4. Rim design and saftey: In general, tubular rims are lighter than comparable clincher rims. Since this weight is at the rim, saving grams here actually does pay back in enhanced performance. Tubular rims can be made of composite material, again shedding a few more grams. Because the casing is glued directly to the rim, there is little chance of the tire blowing off a properly glued tubular rim. It's nearly impossible to get a pinch flat on a tubular rim. Oftimes, it's possible to ride, albeit slowly, on a deflated tubular tire.
Which is right for you depends on what you need and/or are willing to put up with. Many a lightweight aero wheelset are only available in a tubular version (a ZIPP disc for instance). You might add a few grams on a relatively flat course and opt for a clincher wheelset. While they are a hassle to mount and repair, tubular tires (in general) have great handling characteristics (IMHO) and catastophic failures are rare irregardless (yes that is a word, just not a good one) of the type of tire/rim used. Tubulars can be used to intimidate your opponents... they figure that if you're running tubulars, you must be good! ***
"The 2nd question is should I go with a 700C or a 650C. I understand from again reading that 650C's accelerate quicker but is that the only thing about 650's?"
*** This one is subject to debate. Since framesets are designed to be wheelsize specific, the general rule of thumb these days is to give one the "option" depending on the frame size (650C for smaller frames and 700C for larger). There are a few framemakers who offer the 650C option on all frames regardless of size, but I think it's great that one can choose a wheelset that fits the frame and by default the rider. Arguments about acceleration, aerodynamics and such are inconclusive and at best, small. I ride two 61cm frames... one with 700C and on with 650C. I don't notice any differences I'd attribute to the size of the wheels. Also note, that since the frame is designed for one or the other, you generally are "stuck" with one size or the other... you can't just switch (unless you've got two bikes). ***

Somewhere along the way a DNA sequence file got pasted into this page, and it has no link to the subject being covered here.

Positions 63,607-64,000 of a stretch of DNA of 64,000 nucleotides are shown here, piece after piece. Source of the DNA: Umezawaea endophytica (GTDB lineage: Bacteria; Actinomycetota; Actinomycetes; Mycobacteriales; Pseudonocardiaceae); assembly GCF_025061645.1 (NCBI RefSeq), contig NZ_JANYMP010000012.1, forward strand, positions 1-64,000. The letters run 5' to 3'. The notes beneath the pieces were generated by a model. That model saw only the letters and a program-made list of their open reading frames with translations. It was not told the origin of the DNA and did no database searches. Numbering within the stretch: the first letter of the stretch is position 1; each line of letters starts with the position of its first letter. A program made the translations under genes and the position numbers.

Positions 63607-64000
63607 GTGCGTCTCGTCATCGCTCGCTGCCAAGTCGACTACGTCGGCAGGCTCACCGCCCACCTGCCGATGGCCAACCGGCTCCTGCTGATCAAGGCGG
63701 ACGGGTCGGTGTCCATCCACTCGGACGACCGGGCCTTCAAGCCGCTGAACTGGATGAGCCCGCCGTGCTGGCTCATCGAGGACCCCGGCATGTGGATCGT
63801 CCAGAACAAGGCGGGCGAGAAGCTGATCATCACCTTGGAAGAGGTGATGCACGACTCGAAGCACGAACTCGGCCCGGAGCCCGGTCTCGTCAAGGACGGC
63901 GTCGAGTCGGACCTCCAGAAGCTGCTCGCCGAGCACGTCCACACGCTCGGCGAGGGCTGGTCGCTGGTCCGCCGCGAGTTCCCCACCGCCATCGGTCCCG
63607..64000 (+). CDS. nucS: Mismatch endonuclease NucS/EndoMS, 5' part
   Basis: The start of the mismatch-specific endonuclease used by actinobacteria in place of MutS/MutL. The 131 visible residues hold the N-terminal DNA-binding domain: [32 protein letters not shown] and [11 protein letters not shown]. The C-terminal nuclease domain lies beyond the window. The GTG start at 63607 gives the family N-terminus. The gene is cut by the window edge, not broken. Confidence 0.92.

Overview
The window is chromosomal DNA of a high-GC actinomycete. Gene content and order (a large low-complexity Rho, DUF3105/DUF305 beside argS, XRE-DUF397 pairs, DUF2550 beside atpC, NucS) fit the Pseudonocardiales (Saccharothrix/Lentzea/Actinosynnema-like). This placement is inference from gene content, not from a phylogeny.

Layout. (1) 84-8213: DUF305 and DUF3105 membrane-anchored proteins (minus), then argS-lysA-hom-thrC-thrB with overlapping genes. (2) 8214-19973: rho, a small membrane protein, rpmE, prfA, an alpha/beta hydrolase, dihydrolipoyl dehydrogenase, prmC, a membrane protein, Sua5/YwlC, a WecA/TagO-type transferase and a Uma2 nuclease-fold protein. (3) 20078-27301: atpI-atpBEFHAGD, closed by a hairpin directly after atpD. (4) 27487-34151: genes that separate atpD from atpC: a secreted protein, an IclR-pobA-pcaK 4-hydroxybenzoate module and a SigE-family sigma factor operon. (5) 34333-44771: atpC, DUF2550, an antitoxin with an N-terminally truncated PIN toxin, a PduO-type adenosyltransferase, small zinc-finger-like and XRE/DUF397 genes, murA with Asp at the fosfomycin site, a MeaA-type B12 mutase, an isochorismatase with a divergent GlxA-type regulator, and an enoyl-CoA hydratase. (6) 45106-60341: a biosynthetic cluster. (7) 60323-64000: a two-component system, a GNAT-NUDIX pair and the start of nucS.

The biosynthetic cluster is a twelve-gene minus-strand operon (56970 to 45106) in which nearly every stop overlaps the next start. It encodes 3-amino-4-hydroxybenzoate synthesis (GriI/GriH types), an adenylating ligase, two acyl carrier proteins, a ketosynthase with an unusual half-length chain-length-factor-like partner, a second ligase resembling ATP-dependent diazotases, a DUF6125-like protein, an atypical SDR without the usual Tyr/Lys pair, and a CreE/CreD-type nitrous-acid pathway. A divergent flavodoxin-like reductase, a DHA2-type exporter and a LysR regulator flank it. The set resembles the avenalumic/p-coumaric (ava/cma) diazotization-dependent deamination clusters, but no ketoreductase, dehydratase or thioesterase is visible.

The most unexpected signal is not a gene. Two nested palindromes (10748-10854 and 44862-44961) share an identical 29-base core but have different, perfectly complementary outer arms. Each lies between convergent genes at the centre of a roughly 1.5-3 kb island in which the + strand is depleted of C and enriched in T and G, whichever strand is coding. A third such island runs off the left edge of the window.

I chose tubulars (for TT's) to get the abovementioned... lightweight aerodynamics... and so far, so good. I understand the risks and hassles involved in using a tubular and have accepted suc
|re: Tubular vs. Clincher....650C vs. 700C||Ande|
Oct 19, 2001 4:45 AM
|Concerning clinchers vs. tubulars. Tubulars can be changed on the road, however, they are tougher than clinchers are because they're glued to the rim. When you install the tires leave a small portion of the rim directly across from the valve stem unglued to aid in removal.
You should also engage your brake a little harder on the wheel that has flattened in order to heat up the glue. This will aid in removing the flat tire. Have your local bike shop show you how to change a tubular if you decide to go this way, however, with the new style clinchers there's really no reason to go this way. Clinchers now allow for very high pressure, i.e. Continentals hold 150 psi as well as others.
As for the 700c vs. 650c issue. What size of frame do you ride? If you ride a 55cm or smaller fram you'll benfit more with 650c wheels. 56cm or larger I recommend 700c wheels. I ride a 56cm with 650c wheels and even though I have no trouble with them I wish I had 700c on my bike. 650'c do accelerate a little quicker than my road bike with 700c, but I also have to maintain 2 different sizes of tires, tubes and spokes.
Hope it helps.